A peace conference bringing together peace practitioners in and academicians in Kenya and Uganda ended with discussions with a suggestion that the University of Nairobi becomes a hub of peace in the eastern Africa region.
Speaking to a few members who discussed the way forward for the summit that was held on July 11 and 12, 2012; Henry Mutoro of the University ofNairobi said he was in support of the idea and he would work towards the establishment of a secretariat for the peace network of those who congregated at the conference.
This is one of the many other developments following the successfully design and development of a Masters programme in Peace studies at the University that was launched on June 29, 2011. The University of Nairobi is one of the two universities working in collaboration with Coventry University in the UK.
The other is Makerere University that has designed a degree programme that has been hampered by a lot of bureaucracy at the University but is set for a launch in September 2012.
Participants at the conference learned from various practitioners at grassroot levels in building peace in their communities. Also attending the two day seminar was Kenya’s Vice President Kalonzo Musyoka who urged the participants to embrace their diversity. Citing Mauritius as the only place where democracy seemed to be functioning, he said Kenya was working regain its lost glory and beat Mauritius to become a democracy after the next general elections.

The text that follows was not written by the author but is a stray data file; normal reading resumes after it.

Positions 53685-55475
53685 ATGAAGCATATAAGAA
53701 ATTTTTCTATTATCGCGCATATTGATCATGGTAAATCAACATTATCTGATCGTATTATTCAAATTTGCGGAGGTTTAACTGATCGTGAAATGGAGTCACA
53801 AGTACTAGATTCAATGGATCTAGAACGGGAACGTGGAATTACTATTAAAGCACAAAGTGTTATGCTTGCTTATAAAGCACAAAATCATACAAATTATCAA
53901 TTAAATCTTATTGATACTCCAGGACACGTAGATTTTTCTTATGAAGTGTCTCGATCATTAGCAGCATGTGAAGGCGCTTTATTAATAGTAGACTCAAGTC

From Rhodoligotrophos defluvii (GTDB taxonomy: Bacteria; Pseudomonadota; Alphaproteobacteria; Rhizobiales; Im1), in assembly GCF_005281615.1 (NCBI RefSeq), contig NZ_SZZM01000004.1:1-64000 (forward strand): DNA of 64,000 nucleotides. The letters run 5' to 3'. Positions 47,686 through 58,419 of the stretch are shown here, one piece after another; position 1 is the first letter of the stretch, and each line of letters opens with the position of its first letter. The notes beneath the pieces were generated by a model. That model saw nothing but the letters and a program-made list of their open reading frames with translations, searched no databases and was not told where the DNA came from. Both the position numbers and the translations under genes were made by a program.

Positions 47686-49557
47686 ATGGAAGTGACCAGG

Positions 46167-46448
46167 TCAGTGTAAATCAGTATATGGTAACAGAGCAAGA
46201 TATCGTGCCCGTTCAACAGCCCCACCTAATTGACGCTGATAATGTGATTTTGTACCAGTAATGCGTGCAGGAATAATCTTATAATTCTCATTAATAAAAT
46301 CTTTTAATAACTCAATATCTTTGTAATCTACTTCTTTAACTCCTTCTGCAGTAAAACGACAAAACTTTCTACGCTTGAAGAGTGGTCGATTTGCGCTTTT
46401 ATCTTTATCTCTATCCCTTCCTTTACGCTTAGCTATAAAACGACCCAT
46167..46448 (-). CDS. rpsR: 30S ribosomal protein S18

Additionally, he said that unemployment had created a sense of exclusion among the youth and said the solution to this was expansion of existing enterprises to create employment.
“If we fix poverty, we will have fixed a lot of social ills,” the vice president remarked.
Dubbed Community tensions, Dialogue and Peace Building, Professor Paddy Musana of Makerere University presenting a paper on ‘Creating Space for Dialogue’ wondered when we as individuals had held dialogues. Faulting political leaders he said the leaders did not face reality when it came to matters pertaining to cultural diversity. He further said that most African governments never aspire for national unity; instead they tend to embrace the ‘winner takes it all’ attitude which leads to divisions in the society.
Saying that new technologies have brought to the human race new forms of interaction, he questioned how much society had incorporated dialogue into the new technologies.
“We are so tied to the present, when will we dream about the future?” Musana further queried.